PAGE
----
The passive component industry is marked by technological maturity and fierce competition, where the adage “the bigger, the better” often holds true. In Taiwan, this industry has undergone significant consolidation over the years, gradually falling under the dominion of two major conglomerates: the Yageo Group and the Walsin Tech Group. In 2006, the combined revenue of these two giants reached approximately 44.5 billion NTD, constituting about 45% of the industry’s total revenue.
As depicted in the chart below, starting in 2016, the Yageo Group embarked on a series of acquisitions, including local competitors such as Jamicon, Mag Layers, Magic Tech, Bothhand, BrightKing, and more. Furthermore, they extended their reach to European and American companies, including Pulse and Kemet. By 2022, the Yageo Group’s revenue had surged to nearly 127 billion NTD, commanding a significant 51% share of the industry’s revenue and propelling it to become the world’s third-largest passive component manufacturer, surpassing Japan’s TAIYO YUDEN.
On the other hand, the Walsin Tech Group’s acquisition targets included local companies such as Inpaq, Joyin, and Japanese firms like Soshin and Matsuo Electric. While the scale of their acquisitions may be relatively smaller compared to the Yageo Group, the Walsin Tech Group’s revenue, as of 2022, still amounted to around 49.2 billion NTD, constituting about 20% of the industry’s total revenue.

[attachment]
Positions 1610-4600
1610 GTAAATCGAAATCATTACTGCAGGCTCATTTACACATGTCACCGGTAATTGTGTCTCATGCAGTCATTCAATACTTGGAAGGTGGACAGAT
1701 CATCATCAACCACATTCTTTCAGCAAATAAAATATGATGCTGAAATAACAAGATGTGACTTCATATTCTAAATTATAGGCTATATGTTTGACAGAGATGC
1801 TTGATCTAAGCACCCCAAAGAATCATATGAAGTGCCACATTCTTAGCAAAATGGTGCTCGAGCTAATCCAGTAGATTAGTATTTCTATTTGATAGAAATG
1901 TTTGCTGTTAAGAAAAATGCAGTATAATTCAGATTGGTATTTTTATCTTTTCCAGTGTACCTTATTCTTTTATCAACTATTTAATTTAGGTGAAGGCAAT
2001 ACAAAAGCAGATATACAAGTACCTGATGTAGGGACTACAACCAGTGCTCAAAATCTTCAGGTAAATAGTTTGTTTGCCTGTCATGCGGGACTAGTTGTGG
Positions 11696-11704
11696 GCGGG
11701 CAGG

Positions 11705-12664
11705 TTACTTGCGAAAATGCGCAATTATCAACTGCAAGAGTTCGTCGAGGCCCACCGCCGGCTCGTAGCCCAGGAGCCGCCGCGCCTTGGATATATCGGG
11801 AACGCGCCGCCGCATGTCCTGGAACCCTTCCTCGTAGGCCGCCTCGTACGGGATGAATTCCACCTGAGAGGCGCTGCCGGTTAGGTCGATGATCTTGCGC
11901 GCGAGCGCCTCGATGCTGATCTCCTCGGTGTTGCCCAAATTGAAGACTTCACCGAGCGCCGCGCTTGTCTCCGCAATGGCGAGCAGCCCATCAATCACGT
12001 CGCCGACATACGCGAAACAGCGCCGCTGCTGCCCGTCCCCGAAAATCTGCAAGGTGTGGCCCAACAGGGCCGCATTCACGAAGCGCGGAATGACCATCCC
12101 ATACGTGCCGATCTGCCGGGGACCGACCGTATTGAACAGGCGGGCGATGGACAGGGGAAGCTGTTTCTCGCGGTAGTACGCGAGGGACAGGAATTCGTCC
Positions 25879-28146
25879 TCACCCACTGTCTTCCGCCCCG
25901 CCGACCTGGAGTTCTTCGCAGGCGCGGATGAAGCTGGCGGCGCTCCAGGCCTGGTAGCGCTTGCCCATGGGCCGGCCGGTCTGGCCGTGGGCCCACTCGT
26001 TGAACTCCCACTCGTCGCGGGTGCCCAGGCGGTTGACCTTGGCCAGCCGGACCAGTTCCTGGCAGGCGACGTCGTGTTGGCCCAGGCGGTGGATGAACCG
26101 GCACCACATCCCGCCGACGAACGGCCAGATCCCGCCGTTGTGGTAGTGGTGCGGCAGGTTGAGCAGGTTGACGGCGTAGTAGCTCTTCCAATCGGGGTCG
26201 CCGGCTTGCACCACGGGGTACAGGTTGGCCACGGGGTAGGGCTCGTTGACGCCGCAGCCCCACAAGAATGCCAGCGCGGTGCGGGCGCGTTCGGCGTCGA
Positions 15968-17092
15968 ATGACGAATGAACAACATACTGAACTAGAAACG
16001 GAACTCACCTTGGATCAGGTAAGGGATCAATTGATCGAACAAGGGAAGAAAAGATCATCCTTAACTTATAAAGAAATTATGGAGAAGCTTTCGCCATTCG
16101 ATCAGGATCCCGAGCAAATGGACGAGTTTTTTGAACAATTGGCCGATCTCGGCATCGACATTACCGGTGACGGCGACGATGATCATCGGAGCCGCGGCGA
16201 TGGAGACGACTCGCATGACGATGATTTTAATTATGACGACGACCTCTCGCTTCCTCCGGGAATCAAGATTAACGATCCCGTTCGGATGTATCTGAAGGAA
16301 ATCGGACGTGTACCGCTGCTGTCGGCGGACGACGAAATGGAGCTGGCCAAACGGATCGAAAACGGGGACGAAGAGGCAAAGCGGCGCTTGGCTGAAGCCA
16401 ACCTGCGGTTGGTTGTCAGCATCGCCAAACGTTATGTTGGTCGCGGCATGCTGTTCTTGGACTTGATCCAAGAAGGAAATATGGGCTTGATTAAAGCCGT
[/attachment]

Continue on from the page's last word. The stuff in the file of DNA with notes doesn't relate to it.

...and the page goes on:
The combined revenue of these two major conglomerates alone reached approximately 176.2 billion Taiwanese dollars, nearing a substantial 71% share of the entire industry.
As depicted in the chart above, between 2006 and 2016, the average gross profit margin and operating profit margin for the entire industry, including the two major conglomerates, stood at approximately 20% and 8%, respectively. For other manufacturers (referred to hereinafter as “other firms”), the average gross profit margin and operating profit margin were around 21% and 8%, showing a relatively minor difference. However, in the period from 2017 to 2018, several factors came into play. TAIYO YUDEN, a prominent Japanese manufacturer, gradually withdrew from the standard component market. Additionally, the surge in cryptocurrency prices fueled a boom in digital mining, leading to a substantial increase in demand for computer-related equipment such as GPUs and power suppliers. This indirectly led to an expansion of the supply-demand gap in passive components, resulting in a price surge due to shortages.